St. Paul, Minn. — A crowd of around 1,000 people marched from St. Paul's Central High School to an auditorium at nearby Concordia University. Some marchers held homemade peace placards and signs from the campaign of the late Sen. Paul Wellstone.
Tony Quevedo, of the United Autoworker's Civil Rights Campaign, held one end of a UAW banner, but his thoughts were on Wellstone.
"I still can't believe Wellstone's not with us," he said. "I've been pretty much in shock ever since. He's always been here."
Inside the auditorium, Gov. Tim Pawlenty called on members of the crowd to honor Dr. King's legacy by standing up for what they believe.
"He said the measure of a person is not where they stand in times of comfort or privilege, but where they stand in times of challenge and controversy," Pawlenty said. "One of the things at a mimimum we can do is not sit still in the face of this challenge, we cannot be indifferent."
Several speakers cited long-running problems such as the low graduation rate among children of color in the St. Paul and Minneapolis school systems. Others called on the audience to do volonteer work such as mentoring young people. Some 500 people at the march signed up to do volonteer work as part of the celebration.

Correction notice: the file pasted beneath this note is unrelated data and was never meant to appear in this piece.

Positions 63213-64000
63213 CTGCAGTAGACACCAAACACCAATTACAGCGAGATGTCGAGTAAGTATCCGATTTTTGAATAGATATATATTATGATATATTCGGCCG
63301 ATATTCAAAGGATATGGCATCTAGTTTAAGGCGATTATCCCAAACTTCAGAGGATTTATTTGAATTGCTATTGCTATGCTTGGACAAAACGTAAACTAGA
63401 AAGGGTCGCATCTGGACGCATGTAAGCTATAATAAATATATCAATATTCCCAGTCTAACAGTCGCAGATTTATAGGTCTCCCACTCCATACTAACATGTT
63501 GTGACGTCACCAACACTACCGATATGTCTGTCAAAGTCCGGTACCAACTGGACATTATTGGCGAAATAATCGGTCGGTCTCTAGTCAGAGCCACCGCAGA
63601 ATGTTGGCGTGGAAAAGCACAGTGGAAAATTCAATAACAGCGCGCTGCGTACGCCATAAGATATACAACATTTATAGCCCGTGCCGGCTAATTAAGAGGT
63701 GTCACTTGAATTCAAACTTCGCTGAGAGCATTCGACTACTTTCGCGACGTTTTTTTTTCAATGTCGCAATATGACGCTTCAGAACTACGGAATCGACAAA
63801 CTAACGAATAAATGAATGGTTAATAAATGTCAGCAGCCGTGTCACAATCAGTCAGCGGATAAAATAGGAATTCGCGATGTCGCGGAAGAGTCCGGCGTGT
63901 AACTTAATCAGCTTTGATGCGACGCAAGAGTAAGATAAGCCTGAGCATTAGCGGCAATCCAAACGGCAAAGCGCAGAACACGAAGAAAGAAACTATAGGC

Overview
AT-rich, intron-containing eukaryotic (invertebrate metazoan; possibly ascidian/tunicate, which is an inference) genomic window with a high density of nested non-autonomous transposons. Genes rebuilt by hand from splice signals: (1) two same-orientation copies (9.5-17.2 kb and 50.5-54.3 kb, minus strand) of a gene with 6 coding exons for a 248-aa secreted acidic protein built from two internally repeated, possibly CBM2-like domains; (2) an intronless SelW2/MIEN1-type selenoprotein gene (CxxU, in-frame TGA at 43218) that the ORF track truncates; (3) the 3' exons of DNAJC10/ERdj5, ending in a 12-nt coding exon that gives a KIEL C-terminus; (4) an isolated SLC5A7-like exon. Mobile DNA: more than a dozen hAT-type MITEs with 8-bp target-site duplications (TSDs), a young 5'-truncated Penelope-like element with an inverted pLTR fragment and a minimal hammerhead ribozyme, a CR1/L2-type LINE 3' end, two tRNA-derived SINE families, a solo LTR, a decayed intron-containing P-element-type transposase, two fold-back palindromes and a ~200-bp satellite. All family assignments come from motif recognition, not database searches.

During his speech, Sen. Norm Coleman, R-Minnesota, appeared to distance himself from the Bush administration's opposition to affirmative action.
"My friends, we need to continue to reach out, and I will say we need to reach out affirmatively, to understand that this a not a level playing field for all," Coleman told the crowd.
Speaking to a reporter afterward, he said he does not necessarily agree with the Bush administration's recently announced opposition to the University of Michigan's affirmative action policies.
Keynote speaker Dr. Mary Frances Berry, chair of the U.S. Civil Rights Commission, blasted the Bush adminsitration's stand on the issue. She also dennounced the administration's move toward war with Iraq. She noted that Dr. King was among the most outspoken critics of the Vietnam War.
"He believed in peace; he was a man who believed in non- violence and it got him in trouble," she said. "Don't you ever forget that in the last days, the last two years of Martin's life, he was criticized and rebuked and scorned everywhere he went. They had a White House conference on civil rights in 1966 and he was told he couldn't come. He was rebuked by other civil rights leaders. That famous exchange when one of them met him in the airport and said, 'how dare you talk about peace in the world and criticize the administration. You're going to make them mad at us in the civil rights movement.' And what did he say? (He said) 'I will not segregate my moral concerns. I am concerned about people all over the world.'"
Berry also criticized the Bush administration on the issue of civil liberties. She said the county's best interests are not served when people are afraid to speak out for fear of surveillance.
"If Martin were here, he'd be in big trouble today," she said.